In the end, Only Calories Count: Wrong

I’ve been seeing this headline a lot lately:

Diets That Reduce Calories Lead to Weight Loss, Regardless of Carbohydrate, Protein or Fat Content

Well yes that’s true. But quite frankly, it misses the point.

A person who is overweight does not have a weight problem. She has a weight symptom. Her problem is hunger.

There is no point trying to manage weight if you do not manage hunger. There is only so long you can fight your body’s desire to reach and maintain its target weight. And by target I don’t mean the one you have for yourself that makes you look good in a bathing suit. It’s the one your body feels is necessary given your diet composition, your level of activity and your genetic propensity for fat and sugar regulation.
 

Most people don’t know why they are overweight.

They think they know why but they don’t.

The standard answer from patient and doctor alike is “over-eating” which tells you absolutely nothing. I’m here to tell you that there is no such thing as over-eating short of the kind that leaves you feeling unwell because you’ve surpassed the volume comfortable for your stomach.

Over-eating, in the most common sense, refers to any food consumption that precedes weight gain. It’s a tautology. All things being equal, if two people follow the exact same diet and one gains weight, he is said to have “over-eaten” while the other “ate in moderation.” It’s like saying the tree was green because it was green.

The goal of any weight-loss diet should not simply be to create a caloric deficit, but to adopt sustainable lifelong eating habits which make it easy to reach and maintain an ideal weight. That is not to suggest it will ever be easy to drop detrimental eating habits which have been acquired over a lifetime and are probably central to one’s eating culture. But the changes must be sustainable physiologically.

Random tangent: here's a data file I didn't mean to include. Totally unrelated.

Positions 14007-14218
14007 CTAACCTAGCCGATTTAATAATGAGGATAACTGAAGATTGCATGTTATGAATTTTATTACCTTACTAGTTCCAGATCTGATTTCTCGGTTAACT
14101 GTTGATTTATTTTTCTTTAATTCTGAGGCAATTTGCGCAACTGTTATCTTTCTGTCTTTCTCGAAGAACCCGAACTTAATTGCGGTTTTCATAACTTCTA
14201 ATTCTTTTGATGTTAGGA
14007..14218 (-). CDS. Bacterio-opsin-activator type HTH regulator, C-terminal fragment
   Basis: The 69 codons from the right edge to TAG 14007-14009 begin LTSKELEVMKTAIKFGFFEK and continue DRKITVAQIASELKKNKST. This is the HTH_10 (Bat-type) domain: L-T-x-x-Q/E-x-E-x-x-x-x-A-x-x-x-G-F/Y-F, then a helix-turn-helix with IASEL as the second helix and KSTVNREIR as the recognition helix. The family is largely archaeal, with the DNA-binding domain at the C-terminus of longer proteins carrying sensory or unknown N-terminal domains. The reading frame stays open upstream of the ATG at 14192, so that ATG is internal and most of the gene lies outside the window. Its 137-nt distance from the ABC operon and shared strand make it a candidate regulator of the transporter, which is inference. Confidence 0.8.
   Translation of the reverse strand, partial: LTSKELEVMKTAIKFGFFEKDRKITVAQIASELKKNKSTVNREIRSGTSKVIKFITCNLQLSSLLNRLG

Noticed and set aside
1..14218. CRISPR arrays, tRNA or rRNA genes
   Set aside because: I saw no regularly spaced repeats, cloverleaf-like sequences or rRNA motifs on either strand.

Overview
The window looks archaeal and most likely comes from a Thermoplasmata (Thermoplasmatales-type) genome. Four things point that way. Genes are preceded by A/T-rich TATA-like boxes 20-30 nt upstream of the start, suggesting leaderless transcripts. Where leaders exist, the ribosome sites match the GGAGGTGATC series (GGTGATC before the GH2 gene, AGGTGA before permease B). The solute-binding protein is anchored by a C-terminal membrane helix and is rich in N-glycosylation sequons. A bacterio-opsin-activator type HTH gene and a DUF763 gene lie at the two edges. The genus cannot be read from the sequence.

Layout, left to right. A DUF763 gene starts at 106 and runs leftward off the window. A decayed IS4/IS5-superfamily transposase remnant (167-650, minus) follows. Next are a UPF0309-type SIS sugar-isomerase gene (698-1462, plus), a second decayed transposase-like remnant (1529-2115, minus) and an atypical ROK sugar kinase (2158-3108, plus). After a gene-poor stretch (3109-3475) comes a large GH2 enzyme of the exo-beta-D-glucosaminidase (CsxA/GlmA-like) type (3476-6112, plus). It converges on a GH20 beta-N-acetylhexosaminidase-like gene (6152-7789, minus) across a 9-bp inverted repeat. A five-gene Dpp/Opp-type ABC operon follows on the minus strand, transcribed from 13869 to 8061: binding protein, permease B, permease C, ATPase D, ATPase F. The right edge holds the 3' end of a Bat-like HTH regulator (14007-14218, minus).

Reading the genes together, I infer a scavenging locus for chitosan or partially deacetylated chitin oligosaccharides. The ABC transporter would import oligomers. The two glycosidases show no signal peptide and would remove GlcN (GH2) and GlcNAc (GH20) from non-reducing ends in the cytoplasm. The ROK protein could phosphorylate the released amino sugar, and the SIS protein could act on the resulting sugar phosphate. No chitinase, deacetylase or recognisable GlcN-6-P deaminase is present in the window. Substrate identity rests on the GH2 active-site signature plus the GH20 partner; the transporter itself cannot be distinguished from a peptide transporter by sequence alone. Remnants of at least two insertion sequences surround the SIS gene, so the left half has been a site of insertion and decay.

Skinny people may admonish fat ones for failing to show self control, but the fact is that a modern diet makes some people constantly hungry. Fighting that kind of psychological torture day-in day-out is not possible. Gross caloric deficits can be sustained for short periods of time but falling off the wagon is inevitable unless hunger is addressed.

So it is true that the macro-nutrient composition of a diet is irrelevant if you are simply trying to achieve a caloric deficit.

However it is completely relevant if you are trying to control hunger in order to achieve a sustained depletion of fat stores.

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5 thoughts on “In the end, Only Calories Count: Wrong

  1. Pingback: Most People Don’t Know Why They Are Overweight « Weight Loss Surgery Tips

  2. Pingback: A Restless Mind: Digest - Fri 27th February

  3. My problem isn’t hunger per se. I don’t really get strong hunger pangs, or even cravings. My problem, well, really two problems: 1) The sight of food. In other words, if I see something sitting on the counter in the kitchen, it can be hard to resist eating it. 2) It can be hard to stop eating once I start. It’s not so much that I’m hungry or that I crave that particular food; I can overeat all sorts of foods! But once I start eating, it can be hard to stop. Those are my problems.

    Lately I’ve had some success directly addressing those two issues, rather than trying to “practice moderation” or “portion control” or “reduce calories.” I can’t have the problem foods around the house, and I have to abstain from them as much as possible. I haven’t weighed myself yet, so I don’t know if I’ve actually lost weight yet. I’m still eating quite a bit. But I feel more in control of what I eat than I normally do. That’s very important to me. I hate feeling out of control. Hopefully this will work!

    Sorry for going on for so long. 🙂

  4. Your problem is food ADDICTION. The preservatives in food were put there with two goals in mind. 1. Longest shelf life 2. Keep people wanting more.

    You’re addicted just like a heroin addict is to heroin. Drop foods with preservatives and realize that cooking some foods (grains, in particular) actually changes the composition into opioids (high inducing) substances. Strive for more natural foods eaten in a raw state. Raw fruits and veggies should make up 3 of your 4 daily meals!

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